Again, like millions of others, I watched the BBC Avicii: True Stories documentary on Netflix straight after I heard the news. It had been on my radar for a few weeks but I never quite got around to it. Until now. And as I watched the entire film unfold, it was with a heavy heart and a huge sense of sadness, because I KNEW from the opening credit that this story did not have a happy ending. It’s quite spooky in fact, as many of the people interviewed speak about Avicii in past tense… if you simply changed the post script at the end, it would serve as a tribute to the troubled life the young superstar had led. What bothered me the most about the film – and I mean, it made me cringe and cry – was that the poor kid was constantly telling those around him it was too much. He was asking for help. He was speaking up. “I have said, ‘Like, I’m going to die,’ so many times,” he says at a stage in the documentary when it is suggested he perform another show. And no one was listening to him. It’s heartbreaking to watch. When he is hospitalised, he is questioning why he’s being put on addictive medication that isn’t working. He’s open about his troubles with drinking too much to help escape the pressure of performing and to help fight exhaustion. And yet it didn’t ever feel like anyone looked at him holistically and tried to help. He was Avicii the money making machine, Avicii in the hospital bed who just needed to be well enough to get through the next gig, Avicii the genius, Avicii the performer… but I didn’t ever get a sense that those around him were looking at Tim Bergling, the human being.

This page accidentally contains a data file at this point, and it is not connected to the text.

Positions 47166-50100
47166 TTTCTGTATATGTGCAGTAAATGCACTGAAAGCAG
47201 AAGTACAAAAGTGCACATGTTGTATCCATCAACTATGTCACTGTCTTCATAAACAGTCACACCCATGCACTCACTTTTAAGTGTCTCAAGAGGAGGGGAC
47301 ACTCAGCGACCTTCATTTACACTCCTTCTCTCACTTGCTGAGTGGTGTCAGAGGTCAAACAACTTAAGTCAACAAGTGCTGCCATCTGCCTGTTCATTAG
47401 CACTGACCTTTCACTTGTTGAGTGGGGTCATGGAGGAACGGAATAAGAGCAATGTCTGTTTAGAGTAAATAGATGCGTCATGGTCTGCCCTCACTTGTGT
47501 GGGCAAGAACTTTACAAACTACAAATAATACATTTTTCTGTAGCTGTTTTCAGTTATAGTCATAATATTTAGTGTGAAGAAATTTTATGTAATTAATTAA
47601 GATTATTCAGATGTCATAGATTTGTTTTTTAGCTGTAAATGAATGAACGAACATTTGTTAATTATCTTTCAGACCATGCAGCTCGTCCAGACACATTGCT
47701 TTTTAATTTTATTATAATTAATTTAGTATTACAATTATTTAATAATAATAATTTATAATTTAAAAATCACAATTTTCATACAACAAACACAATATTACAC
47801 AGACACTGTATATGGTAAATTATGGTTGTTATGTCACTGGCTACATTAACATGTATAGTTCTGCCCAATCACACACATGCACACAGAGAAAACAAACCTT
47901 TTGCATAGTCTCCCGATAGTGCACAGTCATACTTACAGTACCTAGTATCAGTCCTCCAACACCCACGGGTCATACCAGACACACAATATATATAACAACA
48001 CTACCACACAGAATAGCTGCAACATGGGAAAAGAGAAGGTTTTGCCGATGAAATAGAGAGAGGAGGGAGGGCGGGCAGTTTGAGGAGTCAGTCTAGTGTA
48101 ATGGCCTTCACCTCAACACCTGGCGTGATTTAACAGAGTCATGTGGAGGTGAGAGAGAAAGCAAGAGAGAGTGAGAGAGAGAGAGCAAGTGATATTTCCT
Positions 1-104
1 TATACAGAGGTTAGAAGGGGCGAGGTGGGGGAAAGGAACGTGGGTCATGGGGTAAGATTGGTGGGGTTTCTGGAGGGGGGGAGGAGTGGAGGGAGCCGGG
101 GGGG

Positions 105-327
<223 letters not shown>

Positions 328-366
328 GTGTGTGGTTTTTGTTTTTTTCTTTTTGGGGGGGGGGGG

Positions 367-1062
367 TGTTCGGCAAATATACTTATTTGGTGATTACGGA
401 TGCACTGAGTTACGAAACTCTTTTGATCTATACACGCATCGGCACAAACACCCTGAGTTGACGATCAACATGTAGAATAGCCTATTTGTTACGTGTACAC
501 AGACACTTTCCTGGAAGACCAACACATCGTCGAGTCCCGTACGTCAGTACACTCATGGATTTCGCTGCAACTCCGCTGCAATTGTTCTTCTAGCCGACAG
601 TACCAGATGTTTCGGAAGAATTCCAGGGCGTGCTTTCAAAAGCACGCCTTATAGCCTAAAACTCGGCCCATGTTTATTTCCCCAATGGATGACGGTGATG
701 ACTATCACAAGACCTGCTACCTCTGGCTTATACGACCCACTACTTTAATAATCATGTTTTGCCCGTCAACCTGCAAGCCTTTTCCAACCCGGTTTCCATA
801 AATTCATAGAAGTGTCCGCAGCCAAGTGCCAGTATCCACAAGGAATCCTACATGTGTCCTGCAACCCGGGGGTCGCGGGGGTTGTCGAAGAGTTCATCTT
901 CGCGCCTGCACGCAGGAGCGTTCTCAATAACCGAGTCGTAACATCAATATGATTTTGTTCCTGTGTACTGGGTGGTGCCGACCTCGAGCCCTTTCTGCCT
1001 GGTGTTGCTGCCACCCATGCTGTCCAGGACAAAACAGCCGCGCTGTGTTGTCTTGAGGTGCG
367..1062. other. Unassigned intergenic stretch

Another thing that struck me about the documentary was that every single step of Avicii’s career had been caught on film. From the days of submitting tracks to music bloggers to the point where he was writing his retirement statement and his final gig here in Ibiza at Ushuaia. It was all captured on film. At the very beginning, his friends talk about how they were all heavily influenced by the television show Entourage – that they all dreamed of moving to LA and making it big. They come from a different generation than Cobain and Lennon. The musical talent is unquestionably within him, but so too is the desire to be heard by the world and seen across all these new-ish channels and platforms. But was that the desire of Tim Bergling, or those around him? “I was running after an ideal of happiness that wasn’t mine,” he says at one point, possessing everything he’d ever wanted, and yet feeling the intense desire to retreat from it all. Be careful what you wish for I suppose… I’m sure when he was a pimply faced teenager in his messy bedroom in Stockholm, the idea that he could develop mental and physical health issues caused by the pressure to perform, maintain success and generate money would have been very far from Bergling’s mind. The music industry can be a cruel world. Constant touring, late nights, lack of sleep, the loneliness that comes from so much time spent on planes or in hotel rooms, constantly being surrounded by strangers and party people, alcohol, drugs, other vices… it’s a destructive lifestyle, even for those at a level much lower than Avicii had reached.